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Three powerful blocks to stop the opponent

This is an excerpt from Football: Steps to Success edited by Greg Colby.


View more information about performing successful blocks in
Football: Steps to Success.

Pass-Protection Block

Pass-protection blocks are designed to stop the pass rush of a defender by getting between the quarterback and the rusher. There are several types of pass blocks, including the drop-back, sprint-out, and turn-protection block. All have common traits that occur once the blocker is in position to make the block.

The blocker must have a balanced stance, with one foot back at about a heel-to-toe relationship with his other foot. He needs to be in a good football stance with his knees bent. The blocker must keep his head up and back slightly arched forward with his weight over his toes. Probably the most important part of the stance is the head position and not being bent at the waist with the chest tilted toward the ground, which negatively affects balance.

The blocker must maintain balance and be able to move his feet quickly to stay between the rusher and the quarterback.

The actual block is with the hands. The blocker uses a punching action aimed at the pass rusher’s chest. His hands should be held close so they make contact inside the rusher’s shoulders. After each punch, the blocker slightly gives ground, which allows him to reestablish proper body balance between contact. When the rusher approaches again, the blocker repeats the punch and give of ground. In effect, the blocker is buying time for the quarterback by slowing the rusher down long enough for the quarterback to release the pass. During this punch and give sequence, the blocker must keep his back turned to the quarterback.

Drop-Back Pass Block

Part of the drop-back pass block involves the initial footwork to get in position. On the snap, the blocker quickly shuffles back several steps to establish his balanced position and prepare for contact with the pass rusher. By giving ground, the blocker gives himself time to get balanced and see what the rusher is attempting to do.

Another key element in the blocker’s initial movement is that he should never shuffle to the outside as he gives ground. This opens up an inside rushing lane for the defender, which is more direct to the quarterback. The blocker should always attempt to make the rusher go around to the outside in his path to the quarterback.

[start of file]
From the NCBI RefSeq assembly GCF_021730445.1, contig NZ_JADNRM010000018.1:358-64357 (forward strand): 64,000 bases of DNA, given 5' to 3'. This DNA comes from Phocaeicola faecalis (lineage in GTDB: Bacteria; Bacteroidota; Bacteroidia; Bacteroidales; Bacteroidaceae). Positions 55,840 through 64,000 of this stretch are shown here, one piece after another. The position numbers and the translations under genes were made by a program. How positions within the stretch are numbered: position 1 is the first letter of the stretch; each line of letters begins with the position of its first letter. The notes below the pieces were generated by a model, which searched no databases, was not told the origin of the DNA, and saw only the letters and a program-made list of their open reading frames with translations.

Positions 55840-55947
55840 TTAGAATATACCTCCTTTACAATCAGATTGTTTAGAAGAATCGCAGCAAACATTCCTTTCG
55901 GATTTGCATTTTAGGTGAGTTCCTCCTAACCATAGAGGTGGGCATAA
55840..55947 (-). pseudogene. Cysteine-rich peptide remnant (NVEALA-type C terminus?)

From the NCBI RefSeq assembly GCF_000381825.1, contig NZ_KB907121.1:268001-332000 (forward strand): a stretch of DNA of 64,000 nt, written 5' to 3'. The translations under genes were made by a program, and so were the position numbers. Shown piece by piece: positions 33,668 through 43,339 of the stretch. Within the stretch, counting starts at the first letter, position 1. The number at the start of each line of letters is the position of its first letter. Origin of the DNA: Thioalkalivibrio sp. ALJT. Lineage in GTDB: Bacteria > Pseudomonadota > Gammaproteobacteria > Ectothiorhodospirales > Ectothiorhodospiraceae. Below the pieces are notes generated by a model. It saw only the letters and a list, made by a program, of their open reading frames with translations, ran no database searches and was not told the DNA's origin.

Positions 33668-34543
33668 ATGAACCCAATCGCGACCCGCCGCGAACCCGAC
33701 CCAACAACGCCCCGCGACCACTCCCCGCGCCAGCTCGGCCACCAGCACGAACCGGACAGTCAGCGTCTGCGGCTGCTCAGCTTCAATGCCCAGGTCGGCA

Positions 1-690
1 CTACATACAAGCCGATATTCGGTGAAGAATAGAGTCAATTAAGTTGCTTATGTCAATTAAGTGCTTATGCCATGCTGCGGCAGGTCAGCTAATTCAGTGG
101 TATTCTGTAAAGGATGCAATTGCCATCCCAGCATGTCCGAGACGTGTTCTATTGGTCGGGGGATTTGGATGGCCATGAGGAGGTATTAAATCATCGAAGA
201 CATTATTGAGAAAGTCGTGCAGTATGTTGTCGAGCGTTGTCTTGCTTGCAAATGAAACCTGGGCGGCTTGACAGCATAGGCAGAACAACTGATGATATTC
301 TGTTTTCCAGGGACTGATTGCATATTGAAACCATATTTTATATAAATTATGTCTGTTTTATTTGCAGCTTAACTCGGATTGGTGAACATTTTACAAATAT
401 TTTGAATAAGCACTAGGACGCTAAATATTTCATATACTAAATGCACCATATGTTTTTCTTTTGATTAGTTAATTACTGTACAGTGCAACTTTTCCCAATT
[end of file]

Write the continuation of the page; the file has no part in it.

Sprint-Out and Turn-Protection Blocks

In the sprint-out and turn-protection pass blocks, the difference is in the initial setup and body position in relation to the defender. In the sprint-out pass, the quarterback runs to a throwing position outside the offensive blocker. Thus the blocker must first shuffle a step or two in that direction to get an angle on the rusher. The blocker then keeps his back to the quarterback and stays in his position between the quarterback and rusher.

In turn protection, the offensive blocker usually pivots his body in place at about a 45-degree angle to turn and pass-block the gap to the side he’s now facing. The main difference in the two blocks is in the blocker’s initial steps. The final part of both blocks is identical.

Blocking Drill 1 Six-Point Explosion

The blocker starts on his knees with his hands on the ground directly in front of his knees. His feet should be on the ground with his toes pulled up under his feet. On the coach’s command, the blocker forcefully brings his hands up to a blocking position while rolling his hips forward. He should end up with his body extended forward at a 45-degree angle to the ground. He pushes off with his feet and keeps his knees in contact with the ground.

The blocker can strike a sled pad, block another player lined up across from him, or simply extend forward as if blocking air.

The blocker should follow through by fully extending his body and landing on the ground on his abdomen and chest.

Success Check

  • Head and eyes are up throughout the drill.
  • The arms are extended on contact with thumbs up and fingers to the side.
  • Hips roll forward as contact is made.
  • The body is fully extended and flat on the ground at the end.

Blocking Drill 2 Four-Point Explosion

The four-point explosion drill is very similar to the six-point explosion drill, but here the blocker starts with knees on the ground and hands resting on his thighs. His toes are up under his feet as in the six-point drill. On the coach’s command, the blocker brings his hands up to strike his target (a sled, another man, or a pad). As he strikes the target, the blocker rolls his hips forward, extends his upper body, and pushes off with his feet, keeping his knees on the ground. This works the same fundamentals as the six-point drill but emphasizes rolling the hips forward without the help of the body lean to begin with.

Success Check

  • Head and eyes are up throughout the drill.
  • Arms are extended on contact with thumbs up and fingers to the side.
  • Hips roll forward as contact is made.
  • Body is fully extended and flat on the ground after contact.

Read more from Football: Steps to Success edited by Greg Colby.



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Greg Colby shares his vast coaching experience in this new addition to the popular Steps to Success series. Colby’s progressive instruction for all of the game’s fundamental skills, along with 58 drills, helps players master the basics so they can take the field with confidence.
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Greg Colby shares his vast coaching experience in this new addition to the popular Steps to Success series. Colby’s progressive instruction for all of the game’s fundamental skills, along with 58 drills, helps players master the basics so they can take the field with confidence.
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